[erlang-questions] Light-weight operating systems supporting Erlang in production web servers
Wed Sep 20 17:30:03 CEST 2017
> On 20.09.2017, at 14:01, Drasko DRASKOVIC <drasko.draskovic@REDACTED> wrote:
> On Wed, Sep 20, 2017 at 1:20 PM, Peer Stritzinger <peer@REDACTED> wrote:
>> Hi Drasko,
>>> On 20.09.2017, at 11:36, Drasko DRASKOVIC <drasko.draskovic@REDACTED> wrote:
>>> On Wed, Sep 20, 2017 at 11:12 AM, Adam Lindberg <hello@REDACTED> wrote:
>>>> Hi Richard and Lloyd,
>>>> We target smaller embedded systems that could benefit from Erlang, whereas on a Raspberry Pi (even zero) or Beagleboard you can easily run Linux and Erlang on top. The goal is to be able to work as much as possible with hardware in Erlang. We combine Wi-Fi with support more standard connectors, such as ports for PMODs, I²C, 1-Wire an so on. Our 300 Mhz CPU uses much less energy and the board is aimed at being an evaluation board for (then cheaper) embedded systems.
>>> Booting system from SD Card will not make it in production. I think
>>> you'll need bigger non-volatile storage on the board.
>> We have a board with the same software stack in production for a industrial customer for about 5 year.
>> This board has soldered on NAND flash, but that means you need a Flash filesystem.
>> We use yaffs2 but this is GPL2 dual license and we are paying for being free from GPL in our product.
>> SD Card is good in production for certain use cases but for some one wants NAND flash on board.
>> This is a eval and maker board to build prototypes and have fun with. And yes it can be used in production for certain use cases.
>> In most production cases I would build a specialized board which have all the sensors on board and not use PMODs for them
>> and also boot from local NAND flash.
>> GRiSP-base is meant as a starting point for that. And to get started a SD-card is *very* useful
> Prototype - yes, SD card is useful. Production - no, SD cards break
> often. They are not ment to keep your system files and that you boot
> your system from them. They are secondary storage. RPi is totally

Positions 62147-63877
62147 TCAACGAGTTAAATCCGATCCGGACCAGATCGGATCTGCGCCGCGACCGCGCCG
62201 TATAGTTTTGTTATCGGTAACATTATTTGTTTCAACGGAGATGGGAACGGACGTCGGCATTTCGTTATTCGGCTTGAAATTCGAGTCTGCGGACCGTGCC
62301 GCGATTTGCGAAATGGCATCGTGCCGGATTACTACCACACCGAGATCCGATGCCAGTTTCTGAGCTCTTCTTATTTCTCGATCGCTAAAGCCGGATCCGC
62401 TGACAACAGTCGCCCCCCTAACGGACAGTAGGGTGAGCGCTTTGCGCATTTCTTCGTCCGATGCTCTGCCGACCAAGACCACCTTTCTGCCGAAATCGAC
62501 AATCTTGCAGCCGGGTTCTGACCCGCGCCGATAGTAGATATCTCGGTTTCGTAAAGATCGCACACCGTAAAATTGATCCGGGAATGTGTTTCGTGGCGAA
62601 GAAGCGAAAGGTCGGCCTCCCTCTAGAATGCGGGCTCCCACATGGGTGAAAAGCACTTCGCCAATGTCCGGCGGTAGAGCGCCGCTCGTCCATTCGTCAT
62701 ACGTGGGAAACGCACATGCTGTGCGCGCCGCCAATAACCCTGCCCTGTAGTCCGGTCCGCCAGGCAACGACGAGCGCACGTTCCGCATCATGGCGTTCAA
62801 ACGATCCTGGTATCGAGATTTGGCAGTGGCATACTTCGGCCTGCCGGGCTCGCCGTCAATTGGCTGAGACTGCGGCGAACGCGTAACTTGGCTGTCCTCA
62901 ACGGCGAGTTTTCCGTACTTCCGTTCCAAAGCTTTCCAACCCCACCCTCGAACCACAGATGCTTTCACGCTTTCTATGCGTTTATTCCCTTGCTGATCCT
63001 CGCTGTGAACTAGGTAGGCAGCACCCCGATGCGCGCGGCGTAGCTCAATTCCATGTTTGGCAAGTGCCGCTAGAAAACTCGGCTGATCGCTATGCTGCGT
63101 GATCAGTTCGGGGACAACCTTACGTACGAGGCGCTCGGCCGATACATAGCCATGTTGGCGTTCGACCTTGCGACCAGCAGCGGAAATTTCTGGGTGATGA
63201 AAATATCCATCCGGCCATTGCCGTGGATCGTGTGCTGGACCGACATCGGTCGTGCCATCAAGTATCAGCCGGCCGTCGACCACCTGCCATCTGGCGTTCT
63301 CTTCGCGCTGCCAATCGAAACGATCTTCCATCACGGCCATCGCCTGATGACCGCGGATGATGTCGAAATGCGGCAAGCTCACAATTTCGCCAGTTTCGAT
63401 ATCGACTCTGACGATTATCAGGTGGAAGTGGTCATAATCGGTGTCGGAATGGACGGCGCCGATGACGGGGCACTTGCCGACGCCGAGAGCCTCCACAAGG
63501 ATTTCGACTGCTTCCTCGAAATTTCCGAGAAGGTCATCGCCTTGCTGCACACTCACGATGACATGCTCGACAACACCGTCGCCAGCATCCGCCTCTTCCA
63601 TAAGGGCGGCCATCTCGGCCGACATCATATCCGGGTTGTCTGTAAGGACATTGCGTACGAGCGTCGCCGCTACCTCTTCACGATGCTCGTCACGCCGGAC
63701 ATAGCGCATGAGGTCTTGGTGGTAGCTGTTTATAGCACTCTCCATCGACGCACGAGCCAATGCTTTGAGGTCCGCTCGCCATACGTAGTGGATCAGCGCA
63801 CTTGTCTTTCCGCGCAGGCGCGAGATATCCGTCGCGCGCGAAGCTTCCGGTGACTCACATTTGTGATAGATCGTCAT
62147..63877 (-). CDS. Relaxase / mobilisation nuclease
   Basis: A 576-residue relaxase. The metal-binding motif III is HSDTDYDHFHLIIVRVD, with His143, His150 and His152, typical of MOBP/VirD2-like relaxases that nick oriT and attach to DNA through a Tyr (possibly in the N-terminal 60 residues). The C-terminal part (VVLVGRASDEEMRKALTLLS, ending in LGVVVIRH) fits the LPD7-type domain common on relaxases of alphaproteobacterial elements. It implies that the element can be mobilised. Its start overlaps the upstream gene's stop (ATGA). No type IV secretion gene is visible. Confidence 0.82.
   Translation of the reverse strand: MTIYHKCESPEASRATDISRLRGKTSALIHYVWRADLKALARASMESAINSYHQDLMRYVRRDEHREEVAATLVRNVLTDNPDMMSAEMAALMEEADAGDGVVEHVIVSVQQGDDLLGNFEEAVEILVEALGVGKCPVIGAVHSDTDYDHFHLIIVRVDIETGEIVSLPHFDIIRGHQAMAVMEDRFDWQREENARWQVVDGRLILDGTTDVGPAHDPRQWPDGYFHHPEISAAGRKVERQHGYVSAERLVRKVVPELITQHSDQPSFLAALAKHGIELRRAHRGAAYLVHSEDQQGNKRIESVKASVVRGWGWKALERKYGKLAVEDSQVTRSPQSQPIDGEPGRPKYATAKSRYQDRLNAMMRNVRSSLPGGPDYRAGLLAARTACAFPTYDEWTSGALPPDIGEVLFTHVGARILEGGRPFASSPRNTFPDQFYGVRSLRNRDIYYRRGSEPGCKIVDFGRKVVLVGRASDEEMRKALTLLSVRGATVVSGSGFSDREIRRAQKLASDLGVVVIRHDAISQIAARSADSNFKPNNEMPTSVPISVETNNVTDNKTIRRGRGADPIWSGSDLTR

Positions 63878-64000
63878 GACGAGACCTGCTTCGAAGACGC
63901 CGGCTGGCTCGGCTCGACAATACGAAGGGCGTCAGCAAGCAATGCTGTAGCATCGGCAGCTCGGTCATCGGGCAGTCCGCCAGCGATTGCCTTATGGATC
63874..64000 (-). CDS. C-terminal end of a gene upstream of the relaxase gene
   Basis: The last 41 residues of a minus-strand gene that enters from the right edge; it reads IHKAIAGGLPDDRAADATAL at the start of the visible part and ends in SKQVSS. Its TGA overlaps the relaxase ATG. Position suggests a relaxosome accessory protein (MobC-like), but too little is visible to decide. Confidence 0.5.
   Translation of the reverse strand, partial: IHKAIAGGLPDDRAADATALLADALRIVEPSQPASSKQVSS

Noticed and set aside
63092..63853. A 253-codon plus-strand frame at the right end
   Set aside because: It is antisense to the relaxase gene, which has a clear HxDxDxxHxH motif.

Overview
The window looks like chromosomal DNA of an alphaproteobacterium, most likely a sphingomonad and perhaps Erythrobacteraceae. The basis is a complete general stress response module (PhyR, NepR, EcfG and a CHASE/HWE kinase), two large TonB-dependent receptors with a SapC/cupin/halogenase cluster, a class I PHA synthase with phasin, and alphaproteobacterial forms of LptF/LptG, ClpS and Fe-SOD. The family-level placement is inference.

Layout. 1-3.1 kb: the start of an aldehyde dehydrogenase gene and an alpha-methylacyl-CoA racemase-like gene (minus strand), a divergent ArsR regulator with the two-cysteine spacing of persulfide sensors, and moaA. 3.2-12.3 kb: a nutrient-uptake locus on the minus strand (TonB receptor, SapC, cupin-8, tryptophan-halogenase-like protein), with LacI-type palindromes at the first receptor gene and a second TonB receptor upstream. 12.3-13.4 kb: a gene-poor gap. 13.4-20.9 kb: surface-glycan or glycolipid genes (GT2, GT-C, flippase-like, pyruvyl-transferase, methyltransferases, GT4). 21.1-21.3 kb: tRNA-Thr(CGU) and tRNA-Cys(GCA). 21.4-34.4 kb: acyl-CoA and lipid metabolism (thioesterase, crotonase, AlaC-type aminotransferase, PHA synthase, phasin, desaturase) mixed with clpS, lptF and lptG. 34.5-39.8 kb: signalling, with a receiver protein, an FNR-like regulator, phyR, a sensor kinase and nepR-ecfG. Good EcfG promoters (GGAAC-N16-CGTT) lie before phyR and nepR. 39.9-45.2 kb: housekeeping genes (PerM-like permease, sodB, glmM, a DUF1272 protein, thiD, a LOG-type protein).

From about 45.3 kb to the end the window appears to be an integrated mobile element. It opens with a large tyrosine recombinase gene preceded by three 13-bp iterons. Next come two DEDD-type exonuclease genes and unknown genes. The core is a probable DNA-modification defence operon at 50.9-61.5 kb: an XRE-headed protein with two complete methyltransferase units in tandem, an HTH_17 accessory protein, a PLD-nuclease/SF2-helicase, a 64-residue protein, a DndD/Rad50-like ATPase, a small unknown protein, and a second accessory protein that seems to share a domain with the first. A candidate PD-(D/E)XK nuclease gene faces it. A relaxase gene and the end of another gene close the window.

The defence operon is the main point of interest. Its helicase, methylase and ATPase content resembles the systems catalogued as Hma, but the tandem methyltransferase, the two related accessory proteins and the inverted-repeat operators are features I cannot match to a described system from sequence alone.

> useless in production because of this. There are industrial SD cards,
> but they are very expensive and do not justify not having flash
> soldered on the board.
I disagree, having built many products. For small batch size industrial SD cards
can be better than soldered on flash. If you don want to GPL your embedded application
you have to pay about 5k € for licensing yaffs2 … for that I can buy quite a bit of
And rPI is useless for production anyway because they have quality issues and frequent new versions.
Which is not a problem since it was meant only for teaching.
>>> And why RTEMS when there is now Zephyr and RIOT with all necessary IoT
>>> libs - like MQTT and CoAP?
>> The question could be stated the other way round too.
>> RTEMS is around since the 1980ties and very robust.
>> Its very usably in industrial and automotive and of course also for IoT (whatever that may be) also its Space rated and used on a lot of space probes of NASA and ESA.
>> One other thing that makes it useful to us: it has solid SMP support and embedded systems are having more cores more and more.
>> And allowing access to SMP is kind of useful for Erlang. Not available in GRiSP base since we have a single core but we are using this as
>> platform on smaller systems than GRiSP base and larger ones. What you see on www.grisp.org is just what we put out so everyone can get started quickly and have as much fun as we have :-)
>> But there are hundreds of embedded OS with all kinds of properties, you could pick many for porting Erlang to.
>> The main goal is that the embedded OS we use as basis steps aside and Erlang looks like the OS.
> I understand this, but this is exactly why these modern RTOSes are
> made for: https://www.zephyrproject.org/ and https://riot-os.org/.
> These are big modern projects that try to solve various problems
> existing with old RTOSes, especially on communication and networking
Well RTEMS in the version we use has a recent SMP capable FreeBSD network stack.
We like old and seasoned better for embedded than new and big projects which pop up and disappear quickly.
Thats what we like about Erlang too.
> IoT communication protocols are not fun to port:
> https://lists.rtems.org/pipermail/devel/2017-March/017240.html <https://lists.rtems.org/pipermail/devel/2017-March/017240.html>
Well who wants the protocol in C when we have Erlang??
> Sticking with weird licensing: https://www.rtems.org/license instead
> with industry-adopted Apache-2.0 is also an error IMHO.
Well whats your problem with that license? It is an approved license for many large companies
who are our customers. And not long ago Erlang had a non mainstream license too.
But thanks for telling us we are doing it wrong for years ;-)
Have a nice day,
> Best regards,
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